Agile adoption by numbers – and some problems

I’ve done a few agile introductions in my time, in fact I’ve started to feel I could almost write a book entitled “agile by numbers”. So yesterday when this question appeared on some LinkedIn group I thought I’d give it a quick go:

“I am working with an organization which wants to explore agile adoption. What are the some of the best ways for start the process. Is it to start with agile training and then help set up with an agile agile coach to take it forward ? Or first do an assessment to understand why they want to adopt agile and than suggest the best approach : if it’s scrum, Kanban or XP.”

My answer went something like this:

First, don’t get distracted by researchershing options, don’t worry about Scrum v. Kanban v. XP v. What-Ever. Just get on and do it. (Of course I should have plugged my own book and said “Do Xanpan!”)

  1. Find someone you can trust who knows about this stuff (perhaps I should have said someone like me!)
  2. Get them to give an 1 or 2 hour (max) talk to interest people
  3. Ask the team leads if they would like to volunteer their team or upcoming work, then talk to the people who would be involved, choose/make a small self contained team (i.e. coders, testers, product person) (Note: if you only have one team then you can skip steps 2 and 3 because you are doing to work with this team.)
  4. When you have found your guinea pigs give them a day or two of rehearsal (i.e. a training session where they get to practice what they do)
  5. Start doing weekly iterations immediately: no waiting for “the right time”, start while things are fresh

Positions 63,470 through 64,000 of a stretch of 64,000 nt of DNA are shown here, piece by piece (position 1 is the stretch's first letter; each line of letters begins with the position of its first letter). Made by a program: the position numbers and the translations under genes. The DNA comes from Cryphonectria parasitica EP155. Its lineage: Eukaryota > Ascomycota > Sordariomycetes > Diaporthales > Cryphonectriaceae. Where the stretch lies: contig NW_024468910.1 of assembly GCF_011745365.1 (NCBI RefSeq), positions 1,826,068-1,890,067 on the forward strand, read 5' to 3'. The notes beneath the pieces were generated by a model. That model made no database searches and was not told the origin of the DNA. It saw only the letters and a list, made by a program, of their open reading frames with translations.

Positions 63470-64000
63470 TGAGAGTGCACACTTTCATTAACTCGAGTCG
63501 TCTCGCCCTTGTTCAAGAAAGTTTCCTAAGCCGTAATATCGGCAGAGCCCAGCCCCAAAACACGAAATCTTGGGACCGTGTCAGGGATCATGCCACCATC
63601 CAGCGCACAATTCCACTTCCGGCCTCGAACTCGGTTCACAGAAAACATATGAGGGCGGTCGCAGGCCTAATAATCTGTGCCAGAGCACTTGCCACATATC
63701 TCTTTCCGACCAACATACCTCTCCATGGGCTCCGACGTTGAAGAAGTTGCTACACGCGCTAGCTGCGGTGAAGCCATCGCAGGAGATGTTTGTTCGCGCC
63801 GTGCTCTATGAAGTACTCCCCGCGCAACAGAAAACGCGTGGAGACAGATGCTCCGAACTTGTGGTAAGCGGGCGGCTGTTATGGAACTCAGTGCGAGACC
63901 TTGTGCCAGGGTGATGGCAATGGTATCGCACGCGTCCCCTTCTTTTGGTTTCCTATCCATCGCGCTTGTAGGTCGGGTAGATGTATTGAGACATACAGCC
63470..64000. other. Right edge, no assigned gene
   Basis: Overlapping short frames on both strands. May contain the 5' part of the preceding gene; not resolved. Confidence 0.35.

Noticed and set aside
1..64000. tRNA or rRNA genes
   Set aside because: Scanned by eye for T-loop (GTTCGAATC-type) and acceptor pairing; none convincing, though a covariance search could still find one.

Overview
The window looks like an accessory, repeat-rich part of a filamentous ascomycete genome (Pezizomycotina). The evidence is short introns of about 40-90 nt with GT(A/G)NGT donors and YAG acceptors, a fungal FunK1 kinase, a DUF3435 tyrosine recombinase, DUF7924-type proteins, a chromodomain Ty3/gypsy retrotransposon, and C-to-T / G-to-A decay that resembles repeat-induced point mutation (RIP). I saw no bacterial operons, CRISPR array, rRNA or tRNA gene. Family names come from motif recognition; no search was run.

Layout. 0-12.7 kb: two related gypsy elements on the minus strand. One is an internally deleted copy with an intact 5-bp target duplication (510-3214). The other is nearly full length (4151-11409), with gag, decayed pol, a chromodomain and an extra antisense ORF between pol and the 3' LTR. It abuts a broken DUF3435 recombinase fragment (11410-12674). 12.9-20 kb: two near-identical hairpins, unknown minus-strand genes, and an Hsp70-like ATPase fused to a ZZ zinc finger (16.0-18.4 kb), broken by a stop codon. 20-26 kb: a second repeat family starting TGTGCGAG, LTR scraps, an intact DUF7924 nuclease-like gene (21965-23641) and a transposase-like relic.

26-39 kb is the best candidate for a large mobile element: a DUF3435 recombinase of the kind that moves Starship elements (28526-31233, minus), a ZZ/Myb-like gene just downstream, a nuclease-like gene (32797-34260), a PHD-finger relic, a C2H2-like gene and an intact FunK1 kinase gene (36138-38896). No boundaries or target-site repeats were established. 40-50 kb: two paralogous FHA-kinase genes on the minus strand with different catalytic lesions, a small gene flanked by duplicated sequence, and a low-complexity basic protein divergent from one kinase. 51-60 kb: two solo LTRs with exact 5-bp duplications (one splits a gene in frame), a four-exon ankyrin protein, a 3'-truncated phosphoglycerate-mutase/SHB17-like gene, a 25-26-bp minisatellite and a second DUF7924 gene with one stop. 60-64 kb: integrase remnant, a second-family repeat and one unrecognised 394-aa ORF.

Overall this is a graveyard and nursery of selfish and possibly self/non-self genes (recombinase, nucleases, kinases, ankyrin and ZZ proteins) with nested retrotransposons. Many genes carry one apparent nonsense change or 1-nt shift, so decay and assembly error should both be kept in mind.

6. Arrange for the person who gives the training session to come back each week, then throttle back to less often when the time is right
  7. Engage a technical coach/trainer and after several iterations run some technical training (TDD or BDD, take your pick). Have this person come back for some one-on-one coaching (i.e. pair programming), allow one day per coder plus time with testers if you have them
  8. See what happens, review, keep going, expand

I did notice that a few of the other replies recommended teams start with coaching rather than training. I’ve done it that way, in fact thats how all the early teams did it. I’ll also say that in my experience – and yes, I’m biased, I sell training – giving people some training up front works best. Perhaps thats because the way I do training is to give people a chance to experience working in an Agile setting in the classroom, so perhaps what I’m saying is: all training is not equal.

This little recipe takes you so far. I’ve stopped with the technical stuff. The process side will get you so far but if you don’t do the technical stuff – lots of automated testing! – then you will only go so far.

The other thing I haven’t said here at all is: this recipe is only for the supply side, once the supply side starts to shape up the focus needs to shift to the demand side, those people you call Product Owner, Business Analyst, Product Manager or something like that. Thats where it gets difficult, not because these people are themselves more difficult but because you are now wrestling with the wider organization and changing a bigger mindset.

Another problem that sets in here is that companies can loose the will to change. I’ve worked with a few companies who apply this prescription but they get so much improvement the immediate pain goes away and they loose the motivation to change further.

This prescription can very quickly makes things get better. But if you want the full benefit you need to keep taking the technical medicine and supplement it with demand side medicine too. Those changes take longer to make a improvement, they are a slow burn.

Not here: From diseconomies to economies of scale

Just a note to say my latest ramblings “From diseconomies to economies of scale” were blasted out to newsletter subscribers yesterday. If you are not on the newsletter list you can read a copy on the Software Strategy website – or better still subscribe to the newsletter and you’ll be among the first to hear.

Right now my writing energies are going into the newsletter, Little Book of Requirements and User Stories and 50 Shades of Scrum, so this blog will be quiet for a little while yet. Sorry.